13. Arabic (Egyptian), Comprehensive: Learn to Speak and Understand Egyptian Arabic with Pimsleur Language Programs
by Pimsleur
Audio CD: Pages (2001-11-01)
list price: US$345.00 -- used & new: US$124.00
(price subject to change: see help)
Asin: 0743506596
Average Customer Review: 4.5 out of 5 stars
Canada | United Kingdom | Germany | France | Japan
Editorial Review

Product Description
Comprehensive Arabic (Egyptian) includes 30 lessons of essential grammar and vocabulary -- 16 hours of real-life spoken practice sessions -- plus an introduction to reading.

Upon completion of this Level I program, you will have functional spoken proficiency with the most-frequently-used vocabulary and grammatical structures. You will be able to:

* initiate and maintain face-to-face conversations,

* deal with every day situations -- ask for information, directions, and give basic information about yourself and family,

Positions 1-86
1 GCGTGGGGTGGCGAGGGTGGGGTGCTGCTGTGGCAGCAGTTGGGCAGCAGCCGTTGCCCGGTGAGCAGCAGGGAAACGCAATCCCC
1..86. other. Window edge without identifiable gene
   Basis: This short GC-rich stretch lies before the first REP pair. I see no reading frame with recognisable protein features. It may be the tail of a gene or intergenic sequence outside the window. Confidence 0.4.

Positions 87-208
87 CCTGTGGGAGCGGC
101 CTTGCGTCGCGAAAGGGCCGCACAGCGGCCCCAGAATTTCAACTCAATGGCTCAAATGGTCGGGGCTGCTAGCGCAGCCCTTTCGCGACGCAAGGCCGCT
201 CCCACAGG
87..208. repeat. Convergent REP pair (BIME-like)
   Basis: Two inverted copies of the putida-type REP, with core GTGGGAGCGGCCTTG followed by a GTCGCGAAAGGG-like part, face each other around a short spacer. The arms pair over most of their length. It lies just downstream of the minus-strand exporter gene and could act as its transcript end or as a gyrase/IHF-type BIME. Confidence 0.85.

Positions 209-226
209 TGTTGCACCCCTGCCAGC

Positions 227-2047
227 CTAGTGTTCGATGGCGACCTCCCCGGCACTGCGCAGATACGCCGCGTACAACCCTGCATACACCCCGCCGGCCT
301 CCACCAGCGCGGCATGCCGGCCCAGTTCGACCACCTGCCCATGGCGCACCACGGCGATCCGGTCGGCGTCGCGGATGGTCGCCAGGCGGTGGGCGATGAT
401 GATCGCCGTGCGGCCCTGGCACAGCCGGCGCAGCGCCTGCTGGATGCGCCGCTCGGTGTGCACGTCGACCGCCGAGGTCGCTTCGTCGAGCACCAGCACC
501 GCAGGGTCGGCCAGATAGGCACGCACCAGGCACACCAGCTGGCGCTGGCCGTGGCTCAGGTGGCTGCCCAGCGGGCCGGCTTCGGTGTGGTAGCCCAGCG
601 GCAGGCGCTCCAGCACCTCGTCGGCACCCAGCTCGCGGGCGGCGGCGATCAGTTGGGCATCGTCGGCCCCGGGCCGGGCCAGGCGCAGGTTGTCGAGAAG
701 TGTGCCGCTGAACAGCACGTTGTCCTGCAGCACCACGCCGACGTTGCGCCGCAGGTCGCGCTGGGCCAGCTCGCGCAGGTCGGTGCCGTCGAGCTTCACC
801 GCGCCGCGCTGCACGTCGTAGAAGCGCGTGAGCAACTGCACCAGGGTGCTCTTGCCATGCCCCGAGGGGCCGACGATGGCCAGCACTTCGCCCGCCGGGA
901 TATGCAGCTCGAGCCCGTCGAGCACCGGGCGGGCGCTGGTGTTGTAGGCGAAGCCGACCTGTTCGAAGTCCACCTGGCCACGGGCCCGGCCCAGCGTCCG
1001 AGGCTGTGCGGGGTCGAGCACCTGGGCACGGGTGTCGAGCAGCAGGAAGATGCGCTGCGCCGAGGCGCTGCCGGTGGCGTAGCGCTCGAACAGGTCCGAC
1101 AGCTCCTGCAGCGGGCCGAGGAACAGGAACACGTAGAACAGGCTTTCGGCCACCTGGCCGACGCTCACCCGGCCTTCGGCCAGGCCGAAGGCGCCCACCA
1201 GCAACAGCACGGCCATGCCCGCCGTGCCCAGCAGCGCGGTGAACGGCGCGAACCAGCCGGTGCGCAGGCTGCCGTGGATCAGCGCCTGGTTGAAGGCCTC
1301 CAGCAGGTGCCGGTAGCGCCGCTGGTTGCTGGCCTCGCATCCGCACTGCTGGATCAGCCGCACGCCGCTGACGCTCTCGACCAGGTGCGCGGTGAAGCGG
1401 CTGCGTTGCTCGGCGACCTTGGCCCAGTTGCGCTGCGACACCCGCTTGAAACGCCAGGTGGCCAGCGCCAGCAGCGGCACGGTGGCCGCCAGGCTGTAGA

* communicate basic information on informal topics and participate in casual conversations,

* avoid basic cultural errors and handle minimum courtesy and travel requirements,

* satisfy personal needs and limited social demands,

* establish rapport with strangers in foreign countries,

* begin reading and sounding out items with native-like pronunciation. ... Read more

Customer Reviews (16)

5-0 out of 5 stars A must if you want to learn the basics!
but... why does it stop at Level 1???

bring out level 2 & 3 please!!!!!!!!!!

5-0 out of 5 stars Great resourse for spoken Arabic; wish level II & III were out.
It is very hard to find resources for spoken Arabic as opposed to formal Arabic. I was very pleased with how this product helped me to improve my vocabulary and understanding for basic conversation. I am very disappointed though that levels II and III are not yet available. I would buy them right now if they were, which says a lot about how I feel about this program after 30 lessons.

5-0 out of 5 stars Looking forward to Level 2!